Evaluation of Project 1 of the Assessment is for Learning Development Programme:
Support for Professional Practice in Formative Assessment:
6. Phase 1 of the Evaluation: The role of the Education Authority
Overall, schools reported variability in the support received from their Education Authority Co-ordinators. In some cases it was of a high quality, in other cases it was minimal in terms of quantity and quality. The size of the remit of individual personnel was an important factor in the extent to which they were able to give time to the project. Where they had a large number of schools to work with this caused particular problems. In some cases, someone had been seconded from a school to take on the role.
Some co-ordinators took an active part in setting up networks of teachers involved in the project. For others the level of commitment was much less. Some evidenced scepticism about the whole project having a focus on raising standards, meeting targets and summative assessment. In some cases there were perceived conflicts of interest.
Most Education Authority Coordinators welcomed the project as underpinning and enhancing work already in train or planned. Many responses emphasised the links between the Formative Assessment Project and best practice in teaching and learning. Where the aims of the Education Authority and the project were aligned the project was particularly welcomed:
'The authority has identified a Learning and Teaching Policy as one of its improvement objectives and in preparation has organised a series of learning and teaching staff development opportunities. Assessment and reporting also feature in the Improvement Plan. The school undertaking the project had identified, through 'How Good is Your School' audit, assessment as a priority. The opportunity to volunteer for the Formative Assessment Project was opportune.' (Education Authority Co-ordinator)
Co-ordinators were also aware of the impact of the project on participating staff in schools and expressed their hopes that within school dissemination would be effective:
'This has been a very positive experience for the staff involved in the project school. I hope that their enthusiasm and knowledge will spread through their own school and ultimately through all other schools in the authority. It has been very encouraging to see policy making, research and practice all coming together and it would be good to see this model continuing in the future.' (Education Authority Co-ordinator)
The way that the project had been allowed to develop from the roots up was seen as a positive way of changing practice:
'Where staff are encouraged and develop their own skills in learning and teaching they 'infect' others. In a profession that is traditionally sceptical of innovations imposed from above, this model may well prove to be a far more effective way of allowing change to happen.' (Education Authority Co-ordinator)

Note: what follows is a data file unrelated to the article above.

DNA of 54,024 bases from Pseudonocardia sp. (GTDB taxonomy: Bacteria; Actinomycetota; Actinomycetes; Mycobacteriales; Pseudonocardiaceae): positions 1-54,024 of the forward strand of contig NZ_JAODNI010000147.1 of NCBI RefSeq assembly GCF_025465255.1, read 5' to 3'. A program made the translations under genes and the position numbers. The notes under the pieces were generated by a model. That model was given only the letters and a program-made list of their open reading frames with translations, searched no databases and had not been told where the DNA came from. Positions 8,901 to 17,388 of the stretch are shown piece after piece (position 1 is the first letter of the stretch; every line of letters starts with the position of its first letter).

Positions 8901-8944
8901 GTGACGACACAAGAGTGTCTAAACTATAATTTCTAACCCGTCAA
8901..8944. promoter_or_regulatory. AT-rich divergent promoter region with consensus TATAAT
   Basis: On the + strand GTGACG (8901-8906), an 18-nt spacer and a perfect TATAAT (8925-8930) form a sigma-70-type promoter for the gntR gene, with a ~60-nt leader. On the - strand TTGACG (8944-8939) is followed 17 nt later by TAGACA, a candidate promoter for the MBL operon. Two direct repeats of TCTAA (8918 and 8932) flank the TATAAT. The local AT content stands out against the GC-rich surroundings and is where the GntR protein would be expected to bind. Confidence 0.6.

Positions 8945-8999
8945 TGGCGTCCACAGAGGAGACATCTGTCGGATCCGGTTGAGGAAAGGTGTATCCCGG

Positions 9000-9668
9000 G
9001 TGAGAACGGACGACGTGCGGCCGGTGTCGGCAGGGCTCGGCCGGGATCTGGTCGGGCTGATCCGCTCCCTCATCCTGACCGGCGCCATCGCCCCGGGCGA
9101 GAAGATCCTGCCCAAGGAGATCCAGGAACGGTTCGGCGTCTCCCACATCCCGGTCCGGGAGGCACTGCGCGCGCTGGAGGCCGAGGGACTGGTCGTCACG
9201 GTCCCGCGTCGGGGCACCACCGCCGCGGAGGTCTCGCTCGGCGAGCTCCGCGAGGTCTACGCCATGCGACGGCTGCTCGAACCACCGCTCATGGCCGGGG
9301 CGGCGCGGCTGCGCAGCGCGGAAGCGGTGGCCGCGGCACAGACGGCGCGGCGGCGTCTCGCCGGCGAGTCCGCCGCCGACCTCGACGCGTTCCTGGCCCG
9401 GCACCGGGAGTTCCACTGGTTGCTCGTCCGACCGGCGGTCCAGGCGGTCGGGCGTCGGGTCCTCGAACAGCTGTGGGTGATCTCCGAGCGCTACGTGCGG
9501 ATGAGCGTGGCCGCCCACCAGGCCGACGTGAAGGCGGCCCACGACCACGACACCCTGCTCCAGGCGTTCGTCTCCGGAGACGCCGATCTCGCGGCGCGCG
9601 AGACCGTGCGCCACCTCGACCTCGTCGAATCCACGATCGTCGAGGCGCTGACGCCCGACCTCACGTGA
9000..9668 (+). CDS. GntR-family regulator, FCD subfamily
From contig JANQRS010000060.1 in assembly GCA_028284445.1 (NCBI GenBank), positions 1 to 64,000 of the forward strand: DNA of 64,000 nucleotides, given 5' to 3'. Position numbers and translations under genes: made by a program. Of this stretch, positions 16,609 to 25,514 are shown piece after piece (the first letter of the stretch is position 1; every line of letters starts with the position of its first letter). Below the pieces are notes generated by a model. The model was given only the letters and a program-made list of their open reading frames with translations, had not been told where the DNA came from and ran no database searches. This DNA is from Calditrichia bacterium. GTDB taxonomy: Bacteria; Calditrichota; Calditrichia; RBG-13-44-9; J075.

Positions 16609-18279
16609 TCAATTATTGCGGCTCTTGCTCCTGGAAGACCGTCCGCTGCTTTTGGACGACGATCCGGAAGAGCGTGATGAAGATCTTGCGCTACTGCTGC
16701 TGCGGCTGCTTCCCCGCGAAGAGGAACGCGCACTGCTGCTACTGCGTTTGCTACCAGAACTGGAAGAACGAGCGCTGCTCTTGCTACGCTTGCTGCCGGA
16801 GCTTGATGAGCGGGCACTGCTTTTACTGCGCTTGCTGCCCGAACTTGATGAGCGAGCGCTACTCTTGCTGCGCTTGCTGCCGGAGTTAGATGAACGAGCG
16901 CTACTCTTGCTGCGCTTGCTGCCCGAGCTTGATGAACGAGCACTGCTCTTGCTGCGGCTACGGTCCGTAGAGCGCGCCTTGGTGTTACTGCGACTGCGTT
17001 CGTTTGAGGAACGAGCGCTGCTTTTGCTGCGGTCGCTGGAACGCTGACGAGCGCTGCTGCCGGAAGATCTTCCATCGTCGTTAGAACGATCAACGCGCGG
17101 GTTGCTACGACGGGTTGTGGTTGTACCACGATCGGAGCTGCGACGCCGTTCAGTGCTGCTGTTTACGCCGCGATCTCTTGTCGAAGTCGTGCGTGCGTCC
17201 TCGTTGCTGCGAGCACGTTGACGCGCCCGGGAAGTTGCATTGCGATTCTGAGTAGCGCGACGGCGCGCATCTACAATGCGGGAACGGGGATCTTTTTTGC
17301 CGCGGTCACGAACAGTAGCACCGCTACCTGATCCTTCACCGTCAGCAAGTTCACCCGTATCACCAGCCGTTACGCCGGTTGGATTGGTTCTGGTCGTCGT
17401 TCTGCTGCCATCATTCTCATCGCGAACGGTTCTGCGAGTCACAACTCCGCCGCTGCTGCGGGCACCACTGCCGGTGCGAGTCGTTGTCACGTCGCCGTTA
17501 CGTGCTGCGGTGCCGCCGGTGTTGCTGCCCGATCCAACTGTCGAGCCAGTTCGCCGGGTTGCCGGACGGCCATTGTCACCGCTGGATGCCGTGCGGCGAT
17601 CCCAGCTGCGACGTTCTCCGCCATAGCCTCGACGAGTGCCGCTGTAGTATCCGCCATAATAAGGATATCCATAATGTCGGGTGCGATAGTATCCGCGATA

Some Education Authorities perceived the project as one aspect of a drive towards raising attainment which related to existing targets focused on monitoring and target setting using conventional assessment at individual, school, Education Authority and national level:
'Specifically, the Formative Assessment Project will relate to our stated targets to improve attainment in national examinations. Formative assessment will be just one tool in ensuring effective learning in the Education Authority. Other tools/techniques will include the use of standardised testing in Language and Mathematics; use of prior attainment information; tracking pupil progress; target setting for pupils.' (Education Authority Coordinator)
Some co-ordinators were cautious in their comments:
'This is an exciting initiative and there are lots of good ideas but we must be careful to ensure that we do not make huge claims based on the experience of one or two classes in one school. It will be more important to get the overall evaluation of the project from across Scotland before we plan how to disseminate best practice across our Authority. It will also be important to link this initiative to the other projects in the Assessment Development Programme to show how they are all inter-related and have a part to play in contributing to effective learning and teaching.' (Education Authority Coordinator)
There was a broad expectation that the co-ordinators would have a higher profile in the dissemination phase of the project, although there was considerable variation in the extent to which this was seen as likely to have an impact. In some cases school staff reported that dissemination would happen in spite of the officer. Several Education Authority coordinators had already set out plans for dissemination:
'Good practice will be disseminated through:
- information updates to Head Teachers at heads meetings;
- discussion of examples of good practice at local cluster level;
- possible inclusion in an Authority video showcasing good practice;
- items at appropriate PTs/Coordinators meetings in primary and secondary schools.' (Education Authority Coordinator)
'We are at a very early stage in considering the ways in which dissemination will happen. Initially I am hopeful that results from the project will inform whole school policy in the project school. It is hoped to bring another school into the scheme early in the New Year and to encourage the staff from the project school to provide peer support to the new school. A presentation to directorate is scheduled early in the New Year. Project staff will speak to a Head Teachers meeting about their experiences in the project. I hope to talk to groups of middle management at the termly network support meetings about the project. Research material is being distributed to schools. Meeting with probationer teachers at their usual team meeting is being looked into. Inclusion in the staff development programme for 2003/04. One of a series of options available on an Authority staff development day in February.'